Energy immediately overwhelms a visiting reporter and photographer as they walk through the door and try to get their shoes off.
“Guess what? I got a kitty,” says Tatiana.
“I’m the funny one,” counters Krista as she sticks out her tongue.
Heading into the living room, the guests are embraced by the six-year-olds. A finger is jabbed towards Power Rangers on the TV screen.
“They are my best friends,” says Tatiana.
Tatiana and Krista Hogan are pretty much like any other Grade 1 students. They are open and friendly and always moving.
“They just keep us hopping,” said grandma Louise Mckay.
But Tatiana and Krista are set apart from other students at Okanagan Landing Elementary. They are conjoined at the head.
“The kids there are wonderful and so accepting of them. They come up and give them hugs,” said mom Felicia Hogan.
“They do look differently so we thought there would be bullying but there’s been none of that.”
As the interview continues, the girls try to get in on the act, showing off their latest Power Rangers moves. There’s also a flurry of “Guess whats.”
“You talk too much,” Felicia directs towards Tatiana and she cuddles with Shaylee, her four-year-old daughter.
“This cutie right here is my baby sister,” says Tatiana with pride.
Because of their unique situation, the girls go to Vancouver every three months for checkups. There have been seizures and in August, they developed type 1 diabetes.
“It was very scary. The sugar was so high it wasn’t registering,” said Mckay.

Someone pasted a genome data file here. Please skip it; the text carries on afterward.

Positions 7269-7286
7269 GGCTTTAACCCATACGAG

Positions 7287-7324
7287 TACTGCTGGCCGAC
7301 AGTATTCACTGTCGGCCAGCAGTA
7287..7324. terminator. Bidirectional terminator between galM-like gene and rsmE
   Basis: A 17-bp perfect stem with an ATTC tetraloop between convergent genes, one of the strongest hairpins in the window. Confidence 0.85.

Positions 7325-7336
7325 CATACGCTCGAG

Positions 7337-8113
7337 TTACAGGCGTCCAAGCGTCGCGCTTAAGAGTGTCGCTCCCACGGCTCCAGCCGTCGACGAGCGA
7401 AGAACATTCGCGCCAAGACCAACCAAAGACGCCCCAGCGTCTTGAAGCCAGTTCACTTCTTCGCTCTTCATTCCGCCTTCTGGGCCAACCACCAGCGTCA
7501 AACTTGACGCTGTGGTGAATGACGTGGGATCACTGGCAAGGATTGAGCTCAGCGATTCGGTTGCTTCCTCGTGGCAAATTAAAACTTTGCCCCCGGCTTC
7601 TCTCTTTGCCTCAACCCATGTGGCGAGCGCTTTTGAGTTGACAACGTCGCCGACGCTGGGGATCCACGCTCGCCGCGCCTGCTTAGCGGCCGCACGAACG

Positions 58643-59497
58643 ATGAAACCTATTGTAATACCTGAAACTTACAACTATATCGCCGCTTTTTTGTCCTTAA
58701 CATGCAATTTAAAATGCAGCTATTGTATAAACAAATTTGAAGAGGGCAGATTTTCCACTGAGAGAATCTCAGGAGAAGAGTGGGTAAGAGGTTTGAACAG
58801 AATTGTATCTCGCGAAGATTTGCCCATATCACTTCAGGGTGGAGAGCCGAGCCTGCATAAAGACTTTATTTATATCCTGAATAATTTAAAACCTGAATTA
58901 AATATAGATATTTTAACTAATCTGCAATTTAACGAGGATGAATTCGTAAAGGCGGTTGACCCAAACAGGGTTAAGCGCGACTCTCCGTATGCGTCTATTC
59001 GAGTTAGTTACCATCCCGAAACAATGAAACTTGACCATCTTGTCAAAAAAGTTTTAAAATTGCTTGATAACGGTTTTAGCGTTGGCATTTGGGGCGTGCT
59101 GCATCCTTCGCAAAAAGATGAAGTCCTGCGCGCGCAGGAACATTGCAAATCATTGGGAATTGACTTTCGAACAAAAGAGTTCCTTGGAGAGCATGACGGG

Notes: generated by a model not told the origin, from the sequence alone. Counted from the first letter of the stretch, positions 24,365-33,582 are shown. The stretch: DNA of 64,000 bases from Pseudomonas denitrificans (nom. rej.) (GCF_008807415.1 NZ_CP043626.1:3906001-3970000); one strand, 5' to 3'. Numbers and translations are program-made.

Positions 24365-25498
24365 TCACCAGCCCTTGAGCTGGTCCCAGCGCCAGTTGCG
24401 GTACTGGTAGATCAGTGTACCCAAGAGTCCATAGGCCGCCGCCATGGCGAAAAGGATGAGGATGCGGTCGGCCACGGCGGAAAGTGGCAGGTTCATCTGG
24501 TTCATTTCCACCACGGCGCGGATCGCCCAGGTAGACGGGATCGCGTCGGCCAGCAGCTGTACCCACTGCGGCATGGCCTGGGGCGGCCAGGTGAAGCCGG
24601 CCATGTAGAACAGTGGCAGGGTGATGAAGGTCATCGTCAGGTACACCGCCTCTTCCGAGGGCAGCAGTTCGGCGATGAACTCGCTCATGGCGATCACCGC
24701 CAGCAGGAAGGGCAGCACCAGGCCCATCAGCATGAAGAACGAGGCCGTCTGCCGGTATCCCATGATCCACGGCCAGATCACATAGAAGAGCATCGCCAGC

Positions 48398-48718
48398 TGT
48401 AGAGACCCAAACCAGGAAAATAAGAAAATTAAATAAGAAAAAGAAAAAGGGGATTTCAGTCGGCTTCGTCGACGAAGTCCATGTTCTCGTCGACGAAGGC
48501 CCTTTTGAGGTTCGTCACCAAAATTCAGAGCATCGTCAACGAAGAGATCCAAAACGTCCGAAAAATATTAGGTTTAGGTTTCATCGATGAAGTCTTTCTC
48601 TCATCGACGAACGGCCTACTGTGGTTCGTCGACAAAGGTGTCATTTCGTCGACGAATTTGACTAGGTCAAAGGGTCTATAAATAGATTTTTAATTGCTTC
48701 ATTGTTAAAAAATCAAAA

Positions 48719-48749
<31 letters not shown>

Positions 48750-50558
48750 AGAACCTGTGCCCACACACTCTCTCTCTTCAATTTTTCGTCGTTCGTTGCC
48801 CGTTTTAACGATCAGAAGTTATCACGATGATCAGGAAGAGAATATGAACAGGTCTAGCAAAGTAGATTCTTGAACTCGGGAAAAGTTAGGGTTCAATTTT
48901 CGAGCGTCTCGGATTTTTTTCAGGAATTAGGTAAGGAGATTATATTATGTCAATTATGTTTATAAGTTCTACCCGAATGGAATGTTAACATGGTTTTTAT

But the diabetes is now under control and the girls have even got used to poking their own fingers for blood.
“You want the great big needle?” Tatiana asks the photographer.
The girls’ constantly amaze loved ones and specialists.
“The things we watch them do is phenomenal. They share their sight and thoughts,” said Felicia.
“They get up and one will grab a cup and hand it to their sister and no words were ever said. For us it’s an every day thing.”
Being physically connected doesn’t slow them down. They run, kick and climb on to couches. The only obstacle is stairs.
“Just to balance to go down is scary. You’re just cringing,” said Felicia just minutes after a baby gate was latched at the top of the stairs.
The extended family of 14 is currently confined to two units of a four-plex and a new home would provide the girls with a little more space for their boundless energy.
Constantly shifting between rental suites has also possibly put stress on their medical condition.
“They get used to a home and then they have to leave it,” said Mckay.
Because of financial constraints, funds to purchase a home are being raised at gofundme.com.
Felicia admits some people may question the decision to ask the community for help for a home.
“We think of our children before anything else and their health care. Every bit of money goes into all of the kids,” said Felicia, who is also mother of 10-year-old Rosa and eight-year-old Christopher.
Even with a government subsidy, the constant trips to Vancouver are costly. A family-run delivery business hasn’t taken off as expected.
“We can’t keep up with that because we’re away a lot,” said Mckay.
A reality TV series is being pitched as a way of providing the children with the resources they need, but there are limits to what the family will do.
“We’ve had offers but they want to do their own thing. We want it to be educational and actual real life,” said Mckay.
“We want to show our family as it is and not something that’s made up.”
But despite the financial uncertainty, the primary focus is Tatiana and Krista.
Shortly after they were born, it was suggested they would never walk, talk or be able to adapt to their surroundings. Everyone has been proven wrong.
“All bets are off. The girls could live to be whatever age and do whatever,” said Mckay.
The reporter’s questions have come to an end, but a departure isn’t coming any time soon. Krista and Tatiana have wrapped themselves around the photographer and they aren’t letting go.
“We’re going to keep her,” says Tatiana.
Visit www.vernonmorningstar.com for a video featuring the twins.